Two of the earliest challenges to patents under the new post grant proceedings established by the America Invents Act (AIA) are now on appeal to the Court of the Appeals for the Federal Circuit and both appeals are taking direct aim at the US Patent and Trademark Office’s decision to adopt a controversial standard for claim construction – the so-called “Broadest Reasonable Interpretation” standard – to govern all of the new AIA proceedings.

Versata v. SAP concerns the very first “covered business method” (CBM) review proceeding (CBM2012-00001) conducted by the USPTO and is on appeal by the Patent Owner, Versata, of the Patent Trial and Appeal Board (PTAB) decision to invalidate certain challenged claims. Cuozzo v. Garmin concerns the first inter partes review (IPR) proceeding and likewise is on appeal from a PTAB decision finding Couzzo’s claims invalid.

Both appellants are challenging the USPTO’s claim construction standard as impermissible substantive rule-making by the agency and arguing that the standard instead should be the same as that applied to issued patents by the federal courts – the so-called Phillips rule that requires judges and juries to give the elements of a claim their “ordinary and customary meaning.” (See, Phillip v AWH Corp., 415 F.3d 1303 (Fed. Cir. 2005))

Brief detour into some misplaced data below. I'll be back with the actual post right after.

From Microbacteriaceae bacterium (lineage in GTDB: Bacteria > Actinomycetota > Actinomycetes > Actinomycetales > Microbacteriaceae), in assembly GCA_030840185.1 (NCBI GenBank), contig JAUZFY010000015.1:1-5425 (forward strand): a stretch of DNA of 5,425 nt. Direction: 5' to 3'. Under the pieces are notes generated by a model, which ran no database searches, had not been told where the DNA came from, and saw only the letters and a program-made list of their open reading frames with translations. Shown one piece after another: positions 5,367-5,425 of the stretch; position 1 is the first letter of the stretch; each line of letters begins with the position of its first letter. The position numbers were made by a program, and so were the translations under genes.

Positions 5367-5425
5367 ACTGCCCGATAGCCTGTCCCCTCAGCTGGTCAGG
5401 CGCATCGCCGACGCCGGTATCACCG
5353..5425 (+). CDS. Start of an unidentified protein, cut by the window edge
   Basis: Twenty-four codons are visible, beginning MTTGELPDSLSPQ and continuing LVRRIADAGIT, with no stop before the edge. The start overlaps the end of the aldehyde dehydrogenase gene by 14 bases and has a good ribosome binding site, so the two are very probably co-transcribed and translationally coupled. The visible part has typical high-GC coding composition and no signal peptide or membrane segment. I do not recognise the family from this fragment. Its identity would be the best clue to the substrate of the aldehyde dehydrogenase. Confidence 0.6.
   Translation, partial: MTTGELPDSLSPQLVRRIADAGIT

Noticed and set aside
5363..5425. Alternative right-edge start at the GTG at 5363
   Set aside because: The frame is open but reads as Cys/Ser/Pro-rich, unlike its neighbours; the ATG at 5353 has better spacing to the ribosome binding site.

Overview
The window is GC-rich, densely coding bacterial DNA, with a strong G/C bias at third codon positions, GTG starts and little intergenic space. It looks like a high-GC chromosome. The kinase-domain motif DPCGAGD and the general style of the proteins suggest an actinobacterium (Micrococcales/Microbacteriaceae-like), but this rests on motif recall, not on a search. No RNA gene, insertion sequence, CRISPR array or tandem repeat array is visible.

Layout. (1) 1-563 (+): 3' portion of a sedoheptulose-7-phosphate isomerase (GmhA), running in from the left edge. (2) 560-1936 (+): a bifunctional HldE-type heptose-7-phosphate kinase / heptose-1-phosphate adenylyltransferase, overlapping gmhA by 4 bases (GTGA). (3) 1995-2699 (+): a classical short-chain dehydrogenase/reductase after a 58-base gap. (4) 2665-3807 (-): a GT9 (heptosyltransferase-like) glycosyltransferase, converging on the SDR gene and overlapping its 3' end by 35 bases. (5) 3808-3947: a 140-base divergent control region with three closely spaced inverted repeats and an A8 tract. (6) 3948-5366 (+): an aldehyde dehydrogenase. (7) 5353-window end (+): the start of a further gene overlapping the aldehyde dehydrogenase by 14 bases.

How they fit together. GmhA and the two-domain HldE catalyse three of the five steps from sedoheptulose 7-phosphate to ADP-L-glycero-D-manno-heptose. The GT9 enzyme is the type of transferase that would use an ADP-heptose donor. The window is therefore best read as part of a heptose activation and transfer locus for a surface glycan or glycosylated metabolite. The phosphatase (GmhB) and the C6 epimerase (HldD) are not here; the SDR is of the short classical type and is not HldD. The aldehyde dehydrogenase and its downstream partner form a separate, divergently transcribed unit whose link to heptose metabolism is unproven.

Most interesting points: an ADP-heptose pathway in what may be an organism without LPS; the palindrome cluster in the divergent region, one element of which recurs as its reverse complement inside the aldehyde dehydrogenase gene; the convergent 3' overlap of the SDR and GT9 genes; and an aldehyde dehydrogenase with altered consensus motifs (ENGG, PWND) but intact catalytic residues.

Continue Reading Does the Broadest Reasonable Interpretation Standard Make Sense?

About a month ago we posted an article on the dismissal of Consumer Watchdog’s appeal at the Court of Appeals for the Federal Circuit following a loss at the USPTO in an inter partes reexamination. Consumer Watchdog, Inc. had petitioned the U.S. Patent Office to review a stem cell patent owned by the Wisconsin Alumnae Research Foundation (WARF). A reexamination was conducted but the patent survived the challenge. Consumer Watchdog then appealed the government’s refusal to invalidate the WARF patent.